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Cyber security and defence: protection in air, land and cyberspace

BY MAYA WHITNEY, with BROOKS TIGNER, BRUSSELS – Cyber defence experts and officials are still scratching their heads over the best way to provide cyber security than benefits both civil and military networks. This was in full display during the CyberSec conference here on 27 February, which brought together members of the European Parliament (MEPs), cyber defence experts and NATO officials to debate the role of cyber security in defence. First and foremost: how do/should the EU and NATO work together to prepare against a cyber attack? Given today’s landscape of cyber and hybrid attacks, NATO now needs to...

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Will PESCO prompt a return to Europe’s traditional scepticism about defence initiatives? Keep your eye on the bouncing ball

In late 2017, when the efforts of Europe’s political leadership to develop new defence initiatives really went up a notch, some of us in the defence community felt the need to step in and cool the public’s heated assumption that a new European army is on the horizon. On the one hand, optimists used these initiatives to project an inaccurate image of European defence as moving up the federalisation ladder. On the other, sceptics warned that another attempt was underway to establish a supranational institution without a clear democratic mandate.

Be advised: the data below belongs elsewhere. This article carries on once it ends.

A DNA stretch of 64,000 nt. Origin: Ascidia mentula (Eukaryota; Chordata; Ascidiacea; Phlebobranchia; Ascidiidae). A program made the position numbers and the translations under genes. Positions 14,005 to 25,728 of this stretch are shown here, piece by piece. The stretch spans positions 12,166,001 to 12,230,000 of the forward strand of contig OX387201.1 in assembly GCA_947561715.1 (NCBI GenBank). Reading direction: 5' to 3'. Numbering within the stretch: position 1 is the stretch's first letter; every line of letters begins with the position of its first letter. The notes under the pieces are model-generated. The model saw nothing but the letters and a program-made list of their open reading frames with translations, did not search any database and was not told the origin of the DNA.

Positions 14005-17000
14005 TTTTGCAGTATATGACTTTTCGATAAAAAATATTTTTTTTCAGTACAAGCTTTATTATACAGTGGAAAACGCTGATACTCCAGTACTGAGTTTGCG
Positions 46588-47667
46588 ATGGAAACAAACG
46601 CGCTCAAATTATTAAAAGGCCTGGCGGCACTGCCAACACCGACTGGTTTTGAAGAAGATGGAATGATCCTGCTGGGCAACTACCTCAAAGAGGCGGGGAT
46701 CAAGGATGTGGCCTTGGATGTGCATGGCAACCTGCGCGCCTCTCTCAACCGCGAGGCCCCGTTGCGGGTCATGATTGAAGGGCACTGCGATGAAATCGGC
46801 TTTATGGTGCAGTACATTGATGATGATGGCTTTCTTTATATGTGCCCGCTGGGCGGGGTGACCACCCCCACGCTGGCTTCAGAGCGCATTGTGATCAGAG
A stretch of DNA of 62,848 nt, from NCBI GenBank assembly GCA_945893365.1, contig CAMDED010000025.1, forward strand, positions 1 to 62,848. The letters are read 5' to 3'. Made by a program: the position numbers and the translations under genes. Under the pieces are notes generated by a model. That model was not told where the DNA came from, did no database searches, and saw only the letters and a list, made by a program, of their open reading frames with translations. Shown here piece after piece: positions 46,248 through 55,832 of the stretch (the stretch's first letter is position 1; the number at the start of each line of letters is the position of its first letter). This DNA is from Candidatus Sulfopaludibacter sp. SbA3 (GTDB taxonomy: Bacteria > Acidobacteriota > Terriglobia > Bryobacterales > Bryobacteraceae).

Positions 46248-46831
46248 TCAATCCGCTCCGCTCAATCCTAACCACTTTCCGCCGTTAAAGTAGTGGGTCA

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Update on tenders and calls-for-proposals in EU security (15/03/2018)

1. Technical Assistance for Migration and international protection matters – promoting public awareness The main objective of this project is to develop a nation-wide awareness raising programme; foster mutual understanding, improve interaction, and encourage a proactive involvement of all local actors in the new migration management system; raise awareness among public administrators, municipal and local government officials, NGOs, and the …

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EU Security Research Projects Awarded (15/03/2018)

NEWLY AWARDED PROJECTS: ALBORA: Next-generation navigation technologies for autonomous vehicles One of the concepts that will drive the change in mobility is the connected autonomous vehicle (CAV). Massive investments on the field and the latest advancements in artificial intelligence (AI) and sensors has moved relevant market uptake for autonomous driving from 2035 to 2020. CAVs are equipped with a huge …